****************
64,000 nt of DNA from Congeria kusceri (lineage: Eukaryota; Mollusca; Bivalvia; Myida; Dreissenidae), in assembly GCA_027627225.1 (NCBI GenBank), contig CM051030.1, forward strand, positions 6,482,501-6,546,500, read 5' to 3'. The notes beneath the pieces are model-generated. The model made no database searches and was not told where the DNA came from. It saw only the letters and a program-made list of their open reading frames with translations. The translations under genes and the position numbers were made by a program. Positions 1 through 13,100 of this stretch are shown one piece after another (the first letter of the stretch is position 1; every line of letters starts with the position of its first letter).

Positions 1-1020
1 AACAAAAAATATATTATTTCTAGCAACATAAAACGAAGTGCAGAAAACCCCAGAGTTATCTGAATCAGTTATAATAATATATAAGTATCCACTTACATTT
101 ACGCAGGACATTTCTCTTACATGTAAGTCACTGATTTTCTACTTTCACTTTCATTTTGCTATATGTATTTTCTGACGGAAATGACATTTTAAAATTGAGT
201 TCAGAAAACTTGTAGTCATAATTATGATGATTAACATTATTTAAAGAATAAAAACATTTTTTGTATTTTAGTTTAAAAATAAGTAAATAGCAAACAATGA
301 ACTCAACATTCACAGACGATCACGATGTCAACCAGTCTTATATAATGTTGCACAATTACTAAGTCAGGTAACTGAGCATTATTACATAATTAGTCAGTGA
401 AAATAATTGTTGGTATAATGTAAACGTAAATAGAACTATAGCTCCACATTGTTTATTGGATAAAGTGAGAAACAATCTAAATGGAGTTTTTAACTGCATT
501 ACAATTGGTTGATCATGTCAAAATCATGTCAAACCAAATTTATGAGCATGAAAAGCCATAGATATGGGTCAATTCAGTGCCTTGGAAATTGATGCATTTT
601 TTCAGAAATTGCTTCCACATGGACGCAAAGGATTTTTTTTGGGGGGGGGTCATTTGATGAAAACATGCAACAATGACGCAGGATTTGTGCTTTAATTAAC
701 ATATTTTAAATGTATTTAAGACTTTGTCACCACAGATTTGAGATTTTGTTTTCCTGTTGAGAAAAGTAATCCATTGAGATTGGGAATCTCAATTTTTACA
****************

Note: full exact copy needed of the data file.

64,000 nt of DNA from Congeria kusceri (lineage: Eukaryota; Mollusca; Bivalvia; Myida; Dreissenidae), in assembly GCA_027627225.1 (NCBI GenBank), contig CM051030.1, forward strand, positions 6,482,501-6,546,500, read 5' to 3'. The notes beneath the pieces are model-generated. The model made no database searches and was not told where the DNA came from. It saw only the letters and a program-made list of their open reading frames with translations. The translations under genes and the position numbers were made by a program. Positions 1 through 13,100 of this stretch are shown one piece after another (the first letter of the stretch is position 1; every line of letters starts with the position of its first letter).

Positions 1-1020
1 AACAAAAAATATATTATTTCTAGCAACATAAAACGAAGTGCAGAAAACCCCAGAGTTATCTGAATCAGTTATAATAATATATAAGTATCCACTTACATTT
101 ACGCAGGACATTTCTCTTACATGTAAGTCACTGATTTTCTACTTTCACTTTCATTTTGCTATATGTATTTTCTGACGGAAATGACATTTTAAAATTGAGT
201 TCAGAAAACTTGTAGTCATAATTATGATGATTAACATTATTTAAAGAATAAAAACATTTTTTGTATTTTAGTTTAAAAATAAGTAAATAGCAAACAATGA
301 ACTCAACATTCACAGACGATCACGATGTCAACCAGTCTTATATAATGTTGCACAATTACTAAGTCAGGTAACTGAGCATTATTACATAATTAGTCAGTGA
401 AAATAATTGTTGGTATAATGTAAACGTAAATAGAACTATAGCTCCACATTGTTTATTGGATAAAGTGAGAAACAATCTAAATGGAGTTTTTAACTGCATT
501 ACAATTGGTTGATCATGTCAAAATCATGTCAAACCAAATTTATGAGCATGAAAAGCCATAGATATGGGTCAATTCAGTGCCTTGGAAATTGATGCATTTT
601 TTCAGAAATTGCTTCCACATGGACGCAAAGGATTTTTTTTGGGGGGGGGTCATTTGATGAAAACATGCAACAATGACGCAGGATTTGTGCTTTAATTAAC
701 ATATTTTAAATGTATTTAAGACTTTGTCACCACAGATTTGAGATTTTGTTTTCCTGTTGAGAAAAGTAATCCATTGAGATTGGGAATCTCAATTTTTACA